My view was that he was just trying to do his job, in trying times. To me, these students who couldn't even think of taking the opposite side were shorting themselves in the learning to be lawyers. And this is one reason that I think that Judge Roberts is more than likely do a good job on the High Court. He seems to be well capable of this.
8.14.2005 11:35am
Bruce Hayden (mail) (www):
I think that this has been beaten quite enough, but the reason that asking about one side of a case in a law school class would not raise the appearance of impropriety is that law students should be learning to separate their own views from those they are presenting as attorneys. So, I don't think that it would be wrong for a law school student to refuse to state his own views on abortion, whereas I think that he should have to answer if asked about the legal arguments in Roe v. Wade. To me, there is a big difference - that I suspect a lot of the laity does not understand.
8.14.2005 11:45am
Eugene Volokh (www):
Folks: I've deleted some posts that were off-topic (though thanks to David Berke and Bruce Hayden for the kind words) -- they just didn't seem to have much to do with this thread.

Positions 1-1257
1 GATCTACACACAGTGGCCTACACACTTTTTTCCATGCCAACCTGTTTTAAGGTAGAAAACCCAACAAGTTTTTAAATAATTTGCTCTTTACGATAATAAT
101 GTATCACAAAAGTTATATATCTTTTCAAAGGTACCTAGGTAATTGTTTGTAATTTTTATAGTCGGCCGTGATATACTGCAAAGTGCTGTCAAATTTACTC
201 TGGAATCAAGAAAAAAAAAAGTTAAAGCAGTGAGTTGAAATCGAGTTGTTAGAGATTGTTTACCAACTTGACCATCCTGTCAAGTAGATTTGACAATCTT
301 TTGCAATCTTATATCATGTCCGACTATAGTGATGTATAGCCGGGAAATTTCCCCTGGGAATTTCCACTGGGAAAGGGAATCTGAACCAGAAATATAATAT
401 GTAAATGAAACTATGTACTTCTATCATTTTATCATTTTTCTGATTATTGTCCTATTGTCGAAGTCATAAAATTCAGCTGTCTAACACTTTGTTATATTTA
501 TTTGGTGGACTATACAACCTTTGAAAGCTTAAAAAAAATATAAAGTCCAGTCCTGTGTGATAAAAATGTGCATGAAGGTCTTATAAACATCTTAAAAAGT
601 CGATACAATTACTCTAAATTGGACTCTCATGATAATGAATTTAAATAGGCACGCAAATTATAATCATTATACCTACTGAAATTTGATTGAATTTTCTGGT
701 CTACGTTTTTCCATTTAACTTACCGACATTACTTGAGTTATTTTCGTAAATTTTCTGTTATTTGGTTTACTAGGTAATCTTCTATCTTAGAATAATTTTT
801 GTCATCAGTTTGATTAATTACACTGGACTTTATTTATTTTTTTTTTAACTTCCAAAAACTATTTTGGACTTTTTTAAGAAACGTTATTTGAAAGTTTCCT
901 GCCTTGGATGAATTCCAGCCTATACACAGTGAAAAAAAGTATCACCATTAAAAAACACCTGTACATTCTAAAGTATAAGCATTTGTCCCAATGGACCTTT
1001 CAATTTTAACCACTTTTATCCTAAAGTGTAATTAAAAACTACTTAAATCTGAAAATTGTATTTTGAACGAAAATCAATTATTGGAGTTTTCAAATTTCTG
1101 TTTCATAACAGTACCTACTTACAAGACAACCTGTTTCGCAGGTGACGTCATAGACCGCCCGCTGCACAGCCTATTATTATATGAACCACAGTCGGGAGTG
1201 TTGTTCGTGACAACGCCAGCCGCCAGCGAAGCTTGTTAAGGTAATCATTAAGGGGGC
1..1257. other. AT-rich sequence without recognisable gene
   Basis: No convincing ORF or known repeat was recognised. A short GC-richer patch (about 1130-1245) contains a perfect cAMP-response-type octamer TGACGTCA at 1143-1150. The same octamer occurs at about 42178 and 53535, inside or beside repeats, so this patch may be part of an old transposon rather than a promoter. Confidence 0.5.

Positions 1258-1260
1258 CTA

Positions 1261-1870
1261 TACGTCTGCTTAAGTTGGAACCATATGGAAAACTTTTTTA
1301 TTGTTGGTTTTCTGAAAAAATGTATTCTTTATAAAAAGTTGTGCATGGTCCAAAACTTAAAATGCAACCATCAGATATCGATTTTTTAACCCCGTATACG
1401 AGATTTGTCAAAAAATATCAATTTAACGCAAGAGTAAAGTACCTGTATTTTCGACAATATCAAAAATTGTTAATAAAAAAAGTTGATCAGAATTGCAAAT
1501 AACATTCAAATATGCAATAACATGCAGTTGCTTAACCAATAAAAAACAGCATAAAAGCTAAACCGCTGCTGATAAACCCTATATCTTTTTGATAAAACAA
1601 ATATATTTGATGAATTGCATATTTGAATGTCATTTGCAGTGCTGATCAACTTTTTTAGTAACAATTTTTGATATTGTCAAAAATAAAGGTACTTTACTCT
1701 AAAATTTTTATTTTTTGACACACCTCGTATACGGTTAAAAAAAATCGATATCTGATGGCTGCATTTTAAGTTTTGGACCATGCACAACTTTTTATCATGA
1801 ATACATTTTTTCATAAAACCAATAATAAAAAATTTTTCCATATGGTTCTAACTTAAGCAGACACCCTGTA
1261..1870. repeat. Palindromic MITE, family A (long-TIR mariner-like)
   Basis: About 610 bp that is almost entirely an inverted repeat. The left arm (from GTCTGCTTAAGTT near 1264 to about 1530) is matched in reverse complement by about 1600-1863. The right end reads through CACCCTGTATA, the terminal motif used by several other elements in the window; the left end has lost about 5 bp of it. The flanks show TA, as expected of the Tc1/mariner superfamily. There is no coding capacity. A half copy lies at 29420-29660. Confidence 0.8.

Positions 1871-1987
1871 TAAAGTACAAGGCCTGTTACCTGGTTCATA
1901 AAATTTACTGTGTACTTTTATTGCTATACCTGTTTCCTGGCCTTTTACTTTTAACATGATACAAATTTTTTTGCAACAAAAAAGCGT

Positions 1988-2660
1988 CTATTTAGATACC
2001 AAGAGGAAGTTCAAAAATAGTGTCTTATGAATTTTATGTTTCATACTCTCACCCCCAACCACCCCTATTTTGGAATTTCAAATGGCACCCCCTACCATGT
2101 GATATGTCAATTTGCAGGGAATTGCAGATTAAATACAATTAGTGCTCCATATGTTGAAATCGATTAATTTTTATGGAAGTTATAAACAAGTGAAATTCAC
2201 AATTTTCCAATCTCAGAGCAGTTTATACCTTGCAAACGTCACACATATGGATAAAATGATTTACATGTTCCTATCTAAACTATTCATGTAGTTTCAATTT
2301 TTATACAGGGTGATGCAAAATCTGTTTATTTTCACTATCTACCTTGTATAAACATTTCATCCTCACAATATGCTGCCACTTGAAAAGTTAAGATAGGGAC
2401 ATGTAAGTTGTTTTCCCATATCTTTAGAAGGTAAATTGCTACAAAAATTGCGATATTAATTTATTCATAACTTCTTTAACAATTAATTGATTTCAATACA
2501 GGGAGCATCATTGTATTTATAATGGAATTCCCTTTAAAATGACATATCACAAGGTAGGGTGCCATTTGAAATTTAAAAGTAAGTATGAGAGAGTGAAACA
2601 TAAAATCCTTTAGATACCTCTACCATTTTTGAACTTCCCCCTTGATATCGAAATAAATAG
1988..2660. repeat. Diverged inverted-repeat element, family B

8.14.2005 11:52am
Splunge (mail):
A superb and cogent post by Mr. Volokh.

However, I think the grosser deceit of Mr. Reed's text lies in his misrepresentation of the memo in question. Mr. Reed says:

"The Post reports that in 1981, John Roberts sent a memo to Sandra Day O'Connor advising her to plead the 5th if asked about her views on legal questions."

Mr. Reed helpfully links the Post story itself, the lead of which is this:

"Supreme Court nominee John G. Roberts Jr. once urged a previous nominee, Sandra Day O'Connor, not to tell members of Congress how she might vote in cases likely to come before the court."

(Emphasis mine.)

Ah...even a miserable non-lawyer such as I can see a world of difference between answering questions about "her views on legal questions" and saying "how she might vote" on cases likely to come before the Court.
8.14.2005 1:15pm
Steve J. (mail) (www):
Would it be OK to ask Roberts what he thought of the legal reasoning behind Griswold?
8.15.2005 10:36am
Cheburashka (mail):
I agree. "Has Been" is a terrible column. Possibly the dullest thing I've seen on Slate.
8.15.2005 2:53pm